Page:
Golden Light Sunlight Effect in Photoshop Elements without Plug-ins

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You Don't Need Plug-Ins to Create Golden Light in Photoshop Elements

Golden Sunlight Effects
Photos via Pixabay, licensed under Creative Commons. Text © Liz Masoner

There are tons of plug-ins out there for adding the look of golden sunlight to your photos.  Whether it is a dramatic golden hour type glow or a more subtle wash of golden light, almost all of the tutorials out there call for using a purchased plug-in to create the effect.  You don’t need a costly plug-in to create the look of golden sunlight.

In fact, creating these looks are incredibly simple once you know the process.   I’ll be covering two ends of the spectrum of the golden sunlight look.  Once you know these two versions you can easily make minor adjustments to create whatever look you desire.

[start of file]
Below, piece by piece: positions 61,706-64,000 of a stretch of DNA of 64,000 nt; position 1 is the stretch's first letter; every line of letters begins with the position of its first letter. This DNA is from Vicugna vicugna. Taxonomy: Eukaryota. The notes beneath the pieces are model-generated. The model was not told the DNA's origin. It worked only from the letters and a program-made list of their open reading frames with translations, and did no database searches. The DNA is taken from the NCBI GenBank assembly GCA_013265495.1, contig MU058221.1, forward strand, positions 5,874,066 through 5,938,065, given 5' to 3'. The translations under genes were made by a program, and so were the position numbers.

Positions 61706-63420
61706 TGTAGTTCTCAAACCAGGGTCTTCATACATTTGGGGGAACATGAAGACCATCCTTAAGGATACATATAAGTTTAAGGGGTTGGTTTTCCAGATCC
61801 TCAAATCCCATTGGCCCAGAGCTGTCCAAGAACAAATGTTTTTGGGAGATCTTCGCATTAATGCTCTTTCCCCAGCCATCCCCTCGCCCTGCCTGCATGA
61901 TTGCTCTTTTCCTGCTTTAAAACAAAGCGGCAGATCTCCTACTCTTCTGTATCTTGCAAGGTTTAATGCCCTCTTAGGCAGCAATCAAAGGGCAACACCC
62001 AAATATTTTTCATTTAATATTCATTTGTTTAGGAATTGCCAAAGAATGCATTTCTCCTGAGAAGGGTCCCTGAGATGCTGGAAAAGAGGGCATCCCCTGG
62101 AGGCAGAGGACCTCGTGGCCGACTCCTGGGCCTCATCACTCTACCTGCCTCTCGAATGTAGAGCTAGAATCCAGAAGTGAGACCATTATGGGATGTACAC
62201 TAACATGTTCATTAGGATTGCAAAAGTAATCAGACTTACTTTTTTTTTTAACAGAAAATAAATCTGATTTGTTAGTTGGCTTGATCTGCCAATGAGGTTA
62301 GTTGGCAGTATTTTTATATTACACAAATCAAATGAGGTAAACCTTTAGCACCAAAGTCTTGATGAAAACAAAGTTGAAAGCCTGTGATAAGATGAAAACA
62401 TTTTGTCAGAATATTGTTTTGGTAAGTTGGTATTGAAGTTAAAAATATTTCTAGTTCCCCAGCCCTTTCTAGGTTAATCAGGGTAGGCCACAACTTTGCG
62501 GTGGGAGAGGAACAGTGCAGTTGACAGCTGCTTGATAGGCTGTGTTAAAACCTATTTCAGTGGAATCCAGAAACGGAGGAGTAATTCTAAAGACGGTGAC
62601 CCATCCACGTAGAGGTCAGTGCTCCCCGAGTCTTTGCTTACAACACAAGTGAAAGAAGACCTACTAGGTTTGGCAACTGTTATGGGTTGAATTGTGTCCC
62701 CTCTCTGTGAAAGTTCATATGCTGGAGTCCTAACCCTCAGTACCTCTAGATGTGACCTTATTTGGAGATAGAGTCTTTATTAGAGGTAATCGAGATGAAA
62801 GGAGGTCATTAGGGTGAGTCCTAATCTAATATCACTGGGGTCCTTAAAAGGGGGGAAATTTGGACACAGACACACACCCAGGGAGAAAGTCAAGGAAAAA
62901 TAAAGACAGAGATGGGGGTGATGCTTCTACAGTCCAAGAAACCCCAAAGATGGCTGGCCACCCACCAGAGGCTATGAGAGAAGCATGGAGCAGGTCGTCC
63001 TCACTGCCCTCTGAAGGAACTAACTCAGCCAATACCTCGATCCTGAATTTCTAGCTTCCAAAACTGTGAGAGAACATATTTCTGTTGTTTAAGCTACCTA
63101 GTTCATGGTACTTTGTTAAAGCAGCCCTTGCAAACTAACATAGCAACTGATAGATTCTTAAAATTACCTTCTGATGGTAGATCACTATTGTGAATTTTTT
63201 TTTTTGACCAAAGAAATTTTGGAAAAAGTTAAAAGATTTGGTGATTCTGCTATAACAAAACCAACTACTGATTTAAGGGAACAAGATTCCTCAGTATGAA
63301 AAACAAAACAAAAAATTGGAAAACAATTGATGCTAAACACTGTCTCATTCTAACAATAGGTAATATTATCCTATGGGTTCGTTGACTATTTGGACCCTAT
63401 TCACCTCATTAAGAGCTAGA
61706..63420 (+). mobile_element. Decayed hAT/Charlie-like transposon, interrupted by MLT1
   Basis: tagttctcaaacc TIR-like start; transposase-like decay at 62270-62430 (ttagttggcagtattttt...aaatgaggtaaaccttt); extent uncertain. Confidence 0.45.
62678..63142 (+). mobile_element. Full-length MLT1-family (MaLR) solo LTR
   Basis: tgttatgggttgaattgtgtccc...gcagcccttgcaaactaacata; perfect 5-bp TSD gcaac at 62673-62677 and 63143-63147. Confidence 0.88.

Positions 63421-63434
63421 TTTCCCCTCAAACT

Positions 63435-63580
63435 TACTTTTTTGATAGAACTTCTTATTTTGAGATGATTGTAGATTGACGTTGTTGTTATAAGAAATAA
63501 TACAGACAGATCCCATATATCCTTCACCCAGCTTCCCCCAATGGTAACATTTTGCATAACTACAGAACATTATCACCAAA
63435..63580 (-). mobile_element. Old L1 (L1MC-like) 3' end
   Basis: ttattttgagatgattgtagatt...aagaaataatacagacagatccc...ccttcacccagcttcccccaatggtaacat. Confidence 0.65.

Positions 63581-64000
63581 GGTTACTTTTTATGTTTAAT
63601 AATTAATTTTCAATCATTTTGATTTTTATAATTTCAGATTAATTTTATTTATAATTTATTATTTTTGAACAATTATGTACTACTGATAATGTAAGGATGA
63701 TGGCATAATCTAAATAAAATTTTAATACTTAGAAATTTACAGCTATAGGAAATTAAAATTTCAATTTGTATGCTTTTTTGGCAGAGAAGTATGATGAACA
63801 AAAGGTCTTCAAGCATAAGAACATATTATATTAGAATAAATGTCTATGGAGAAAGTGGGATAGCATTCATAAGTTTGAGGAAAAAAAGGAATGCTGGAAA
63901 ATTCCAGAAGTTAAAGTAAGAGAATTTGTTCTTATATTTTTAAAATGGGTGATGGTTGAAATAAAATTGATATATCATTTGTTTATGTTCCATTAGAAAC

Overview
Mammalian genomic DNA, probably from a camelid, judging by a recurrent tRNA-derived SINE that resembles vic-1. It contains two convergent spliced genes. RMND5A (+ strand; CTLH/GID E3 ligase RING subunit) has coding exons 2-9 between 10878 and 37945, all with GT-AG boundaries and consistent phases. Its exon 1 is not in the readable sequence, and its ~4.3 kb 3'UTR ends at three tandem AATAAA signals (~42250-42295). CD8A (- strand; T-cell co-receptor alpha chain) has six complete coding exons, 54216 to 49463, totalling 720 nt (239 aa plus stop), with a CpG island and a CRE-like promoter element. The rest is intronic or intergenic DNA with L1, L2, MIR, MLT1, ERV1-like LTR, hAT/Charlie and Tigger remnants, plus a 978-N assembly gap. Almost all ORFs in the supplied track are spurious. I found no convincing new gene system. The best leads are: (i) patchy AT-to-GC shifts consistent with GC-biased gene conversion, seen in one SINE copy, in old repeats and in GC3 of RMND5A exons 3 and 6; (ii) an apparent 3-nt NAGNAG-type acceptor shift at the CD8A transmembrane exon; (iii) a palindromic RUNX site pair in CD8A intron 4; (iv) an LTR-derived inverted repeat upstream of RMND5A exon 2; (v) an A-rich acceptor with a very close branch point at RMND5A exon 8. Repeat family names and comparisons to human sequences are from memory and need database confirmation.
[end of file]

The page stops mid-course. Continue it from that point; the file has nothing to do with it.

This tutorial is written using PSE12 but should work with any version that includes gradient mapping.

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Creating a Diffused Golden Sunlight Effect in Photoshop Elements

Diffused Golden Sunlight Starting Image
Photos via Pixabay, licensed under Creative Commons. Text and Screen shots © Liz Masoner

 Like the majority of Photoshop and Photoshop Elements tutorials, this one starts by creating a new layer.  In this case, we need a new blank layer.  You can rename the layer or not as you prefer.  Don’t worry about adjusting layer blend style right now; we will do that in a bit.

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Adjust the Gradient Settings

Adjusting the Gradient Settings
Text and Screen Shots © Liz Masoner

This is the most difficult step of the process and it is still incredibly simple if you take it one click at a time.

  1. With the new blank layer active/selected, click on the gradient tool.  Do not use an adjustment layer for this; the options you need are not available that way.
  2. Make sure reverse is not checked.  Click on the far right shape option that looks similar to a star.